And he, he taught me like how to do that. 

[00:36:40] Nathan Hurd: Um, can you break down any of the aspects of, how you think about practicing? Yeah. 

[00:36:45] Billy Nobel: Um, if anything is challenging, practice slowly. And practice with a metronome or a, or, you know, we call it a click in, in Nashville.

Um, but a metronome is just [00:37:00] like, you can set the beats for a minute and it's, you know, it'll click with you and then you just practice to that. Um, and always if there's something challenging that you need to get through, always do it slower than you think you need to. And speed up the metronome a little bit.

Do it over and over and over. And then eventually, once you're at the performance tempo, for example, it should be worked into your hands and ready to go. And that, that's just one example of how to practice. And then there's a little, there's some other detailed things. Probably on the more technical side might alienate, um, 99% of your listening

[00:37:41] Nathan Hurd: Well, you know what though? Like I, what I'm thinking about is like what are the global aspects of what, of, of what you would, would do as a practicing musician that are global to practicing anything, right? , that that kind of, idea translates I think very nicely to something else.

 My own experience has been when I want to [00:38:00] get good at something, I want to get good as the way I observe others who are good, which usually , it's muscle memory, they're fast, they have got it really dialed in, and the desire to push to that. To, to, to get to that level quickly is really frustrating because you're just, you're not there yet.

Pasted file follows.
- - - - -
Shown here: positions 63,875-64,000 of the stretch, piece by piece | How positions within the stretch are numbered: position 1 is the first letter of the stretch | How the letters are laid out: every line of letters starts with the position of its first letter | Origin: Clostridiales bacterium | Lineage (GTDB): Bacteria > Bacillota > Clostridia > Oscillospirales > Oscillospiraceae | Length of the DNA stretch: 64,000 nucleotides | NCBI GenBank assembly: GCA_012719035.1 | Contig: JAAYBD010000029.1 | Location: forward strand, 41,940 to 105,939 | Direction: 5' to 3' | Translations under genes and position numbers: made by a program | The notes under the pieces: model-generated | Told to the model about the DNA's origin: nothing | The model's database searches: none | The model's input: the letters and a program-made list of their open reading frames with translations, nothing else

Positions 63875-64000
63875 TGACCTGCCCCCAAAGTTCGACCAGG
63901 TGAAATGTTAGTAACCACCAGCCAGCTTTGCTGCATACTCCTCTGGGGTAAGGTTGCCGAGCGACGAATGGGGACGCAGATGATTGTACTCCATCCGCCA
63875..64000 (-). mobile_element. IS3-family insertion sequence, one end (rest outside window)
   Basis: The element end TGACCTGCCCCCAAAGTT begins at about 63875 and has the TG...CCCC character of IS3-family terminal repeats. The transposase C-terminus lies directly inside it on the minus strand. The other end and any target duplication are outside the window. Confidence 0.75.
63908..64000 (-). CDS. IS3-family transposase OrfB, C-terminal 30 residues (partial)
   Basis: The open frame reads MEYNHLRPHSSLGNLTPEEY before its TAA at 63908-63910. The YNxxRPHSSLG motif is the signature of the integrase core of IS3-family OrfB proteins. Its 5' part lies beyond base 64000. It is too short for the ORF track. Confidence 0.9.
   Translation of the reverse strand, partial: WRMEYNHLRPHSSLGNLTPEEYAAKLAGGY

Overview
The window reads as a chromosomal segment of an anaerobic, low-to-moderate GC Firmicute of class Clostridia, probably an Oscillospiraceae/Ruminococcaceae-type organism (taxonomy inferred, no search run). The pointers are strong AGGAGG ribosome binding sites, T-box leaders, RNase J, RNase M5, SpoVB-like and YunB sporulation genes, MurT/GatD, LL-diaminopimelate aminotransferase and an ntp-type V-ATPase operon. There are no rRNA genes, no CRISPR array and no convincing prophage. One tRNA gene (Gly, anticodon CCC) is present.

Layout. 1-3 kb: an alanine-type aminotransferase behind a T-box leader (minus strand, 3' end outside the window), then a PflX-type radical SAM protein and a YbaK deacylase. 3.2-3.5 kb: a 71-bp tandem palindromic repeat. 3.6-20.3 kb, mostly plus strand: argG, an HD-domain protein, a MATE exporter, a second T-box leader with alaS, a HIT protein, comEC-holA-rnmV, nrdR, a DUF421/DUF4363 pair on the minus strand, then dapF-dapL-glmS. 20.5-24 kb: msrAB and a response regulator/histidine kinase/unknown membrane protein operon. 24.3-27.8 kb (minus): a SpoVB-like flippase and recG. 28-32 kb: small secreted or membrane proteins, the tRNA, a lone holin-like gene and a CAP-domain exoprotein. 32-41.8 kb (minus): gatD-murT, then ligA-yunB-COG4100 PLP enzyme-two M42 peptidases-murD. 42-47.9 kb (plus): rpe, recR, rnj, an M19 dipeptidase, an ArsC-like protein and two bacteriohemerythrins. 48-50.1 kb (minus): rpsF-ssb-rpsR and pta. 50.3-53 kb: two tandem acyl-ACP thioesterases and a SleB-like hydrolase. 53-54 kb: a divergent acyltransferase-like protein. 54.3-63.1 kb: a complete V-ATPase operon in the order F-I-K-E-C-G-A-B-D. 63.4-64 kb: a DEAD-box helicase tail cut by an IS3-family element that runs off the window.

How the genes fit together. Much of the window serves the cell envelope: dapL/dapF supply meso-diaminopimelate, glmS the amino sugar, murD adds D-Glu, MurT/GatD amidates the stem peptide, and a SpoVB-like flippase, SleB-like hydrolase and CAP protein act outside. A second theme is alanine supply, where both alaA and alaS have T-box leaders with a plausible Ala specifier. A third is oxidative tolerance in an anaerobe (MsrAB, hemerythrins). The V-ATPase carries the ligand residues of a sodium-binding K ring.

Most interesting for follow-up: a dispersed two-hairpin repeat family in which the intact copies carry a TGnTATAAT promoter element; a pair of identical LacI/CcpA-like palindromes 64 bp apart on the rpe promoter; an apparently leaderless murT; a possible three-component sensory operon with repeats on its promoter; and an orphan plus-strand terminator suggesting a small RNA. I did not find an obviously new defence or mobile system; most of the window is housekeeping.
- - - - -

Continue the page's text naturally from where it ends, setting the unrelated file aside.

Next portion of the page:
So I like this idea about if anything's really hard, just give yourself permission to take it slow and, you know, do it slow enough so that you can do it well at that speed. And then, I mean, the same thing's true if you're like reading a really dense book or, you know, I mean, you, you could, you could map that onto I think a lot of things that people, that people attempt to, to enjoy.

[00:38:49] Billy Nobel: Yeah, for sure. Um I was thinking of someone in your position maybe like, do you ever have to, um, speak in public? I do. [00:39:00] And. So how did you learn how to do that? And at first did you have, did you get worked up and talk really fast and like, did you have to learn to kind of chill it out and take your time with it?

Or were you just naturally good at it? Some people, I guess, could be naturally 

[00:39:17] Nathan Hurd: good at that. No. Oh my gosh, no. The, the first time I spoke publicly, I was so nervous that, like, I, I remember being at lunch with some of my colleagues and I, I couldn't even eat. I couldn't even eat. I was so nervous that I. I just like, I was just really filled with that anxious energy and yeah, I'm sure I just, I don't even remember.